Best Coffee (Shops and Cafes) an Bakeries

I can’t leave Bogota without mentioning coffee. Coffee shops are very popular here. Some of the famous brands of coffee are Juan Valdez, Oma, Amor Perfecto, and lesser know is Bourbon, but it gets confusing because some of the coffee shops use other brands but make the coffee so well that your experience will be changed! One of those places is in the Hilton on 7th Avenue. The barista certainly takes a long time to make your coffee (including asking you how you want it – percolated, drip, etc. etc.) and it is nice. But not good if you actually just need a cup of coffee. The cafe looks like a 1920s location so the decor is appealing as well. I like Bourbon, both for their coffee and their cafe. And the fact that they make coffee with almond milk, for those who care about that sort of thing.

13220685_10154160417399618_6869800116600708308_oBut, the best bakery is Arbol del Pan (Calle 66 Bis, #4-63: they are located up near Gordo and La Fama, on a street parallel to La Fama). Their coffee is okay but it’s their breads that are the best. Plus, they are open for breakfast. They make a poached egg, asparagus and prosciutto croissant that is delectable. This is not to say that I don’t still enjoy Eric Kaiser and Masa’s products. But, I think I like Arbol’s almond croissant best. On top of which, the staff speak English and the owner has one of those great back stories (architect decides to become baker… and it’s a woman-owned business, for those who care about that sort of thing!).

Best Massage in Bogota

Some things are difficult to find in Bogota. Thai massage is one of them. The closest one gets is from Alvaro Silva. His phone number is 314-357-6656. Email address is His massages are 90 minutes long and cost 150,000 pesos. (Massage therapists don’t usually receive tips, and some refuse, so that’s the set price.)  Alvaro does Thai-, hot rock-, pressure point-, oil-, and Swedish massage. Plus, he also offers other wellness products like personal training sessions and exercise classes.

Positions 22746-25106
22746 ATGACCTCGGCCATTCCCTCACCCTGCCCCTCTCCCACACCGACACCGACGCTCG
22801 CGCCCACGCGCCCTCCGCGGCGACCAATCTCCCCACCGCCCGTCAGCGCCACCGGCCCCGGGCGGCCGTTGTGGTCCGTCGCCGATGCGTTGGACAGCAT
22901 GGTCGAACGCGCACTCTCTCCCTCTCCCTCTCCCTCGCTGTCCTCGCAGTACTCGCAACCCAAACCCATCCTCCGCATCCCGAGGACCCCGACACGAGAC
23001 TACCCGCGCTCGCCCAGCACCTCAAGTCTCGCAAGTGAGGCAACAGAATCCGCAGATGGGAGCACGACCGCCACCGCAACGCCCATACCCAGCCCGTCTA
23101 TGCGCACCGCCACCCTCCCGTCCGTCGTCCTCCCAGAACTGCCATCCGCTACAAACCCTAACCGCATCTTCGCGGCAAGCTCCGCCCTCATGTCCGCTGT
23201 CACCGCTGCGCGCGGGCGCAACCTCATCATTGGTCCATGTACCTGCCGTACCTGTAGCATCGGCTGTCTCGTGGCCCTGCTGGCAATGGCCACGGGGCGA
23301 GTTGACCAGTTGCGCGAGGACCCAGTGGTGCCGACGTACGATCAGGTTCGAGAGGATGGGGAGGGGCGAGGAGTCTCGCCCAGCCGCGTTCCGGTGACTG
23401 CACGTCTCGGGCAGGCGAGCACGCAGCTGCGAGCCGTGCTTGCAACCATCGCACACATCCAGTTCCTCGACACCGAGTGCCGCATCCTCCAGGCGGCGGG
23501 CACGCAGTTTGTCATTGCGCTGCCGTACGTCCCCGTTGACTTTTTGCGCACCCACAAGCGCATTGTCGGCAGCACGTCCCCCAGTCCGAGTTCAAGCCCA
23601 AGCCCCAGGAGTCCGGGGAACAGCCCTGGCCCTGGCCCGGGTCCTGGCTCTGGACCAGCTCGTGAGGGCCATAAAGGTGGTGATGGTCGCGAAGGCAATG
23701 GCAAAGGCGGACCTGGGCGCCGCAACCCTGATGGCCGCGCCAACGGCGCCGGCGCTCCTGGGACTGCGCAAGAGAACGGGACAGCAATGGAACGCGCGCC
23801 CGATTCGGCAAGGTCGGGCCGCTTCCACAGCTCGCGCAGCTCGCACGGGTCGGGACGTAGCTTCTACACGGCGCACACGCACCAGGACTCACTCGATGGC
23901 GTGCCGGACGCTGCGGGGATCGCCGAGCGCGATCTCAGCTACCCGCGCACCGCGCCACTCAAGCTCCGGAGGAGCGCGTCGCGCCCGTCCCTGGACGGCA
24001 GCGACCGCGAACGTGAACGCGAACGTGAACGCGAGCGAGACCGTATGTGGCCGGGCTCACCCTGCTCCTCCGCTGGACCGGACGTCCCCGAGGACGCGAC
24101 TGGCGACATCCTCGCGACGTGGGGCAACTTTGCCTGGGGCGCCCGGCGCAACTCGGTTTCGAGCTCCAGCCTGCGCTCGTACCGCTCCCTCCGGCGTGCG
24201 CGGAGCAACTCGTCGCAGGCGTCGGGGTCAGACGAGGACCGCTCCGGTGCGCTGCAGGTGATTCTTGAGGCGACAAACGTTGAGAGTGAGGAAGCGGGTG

His massages are usually done on the floor on yoga mats (so he can pretzel your legs and arms) but he also uses a massage table if you have one. Only caveat with Alvaro is that he doesn’t speak English. It’s still easy to communicate with him and he can usually tell where you are in pain. Another thing that I like about him is that he doesn’t talk during the massage (unless you want to) and he doesn’t keep checking on how you like the session (I usually play music from a relaxation app on my phone so I tend to zone out and concentrate). Sometimes I wish that I had booked more than one massage because he’s spent the whole 90 minutes unknotting my back.IMG_2716

Most hotels have spas so one can get massages in fancy environments. I’ve only tried a few massage therapists and spas in Colombia. As this is Bogota, you can get the massage therapist to come to your house. The style of massage in Colombia seems to be mainly “Swedish.” I prefer pressure point and deep tissue. The other massages I’ve had here cost about half the price of Alvaro’s, but they were also only half as good. Most of the other massages involved lots of oil and Swedish style (light sweeping strokes). But, some people don’t agree with me and tell me that they get strong massages from other therapists (but each person has a different level of pressure that they like — one person’s pain is another person’s so-so).

My advice is to try them out and see which one you like.


The Class System in Colombia

IMG_2005It was a surprise to me to learn that Colombia has a class system. They call them strata, with strata six at the top. Apparently, the strata system determines the cost of utilities etc.  and has nothing to do with class.IMG_0041

Expats are considered strata six. This makes me think that there is a strata seven — as I’ve seen many “strata seven” types out and about in my neighborhood. _MG_3998

May 1 is not such a big deal here in Colombia. Neither as international workers’ day nor as a spring festival.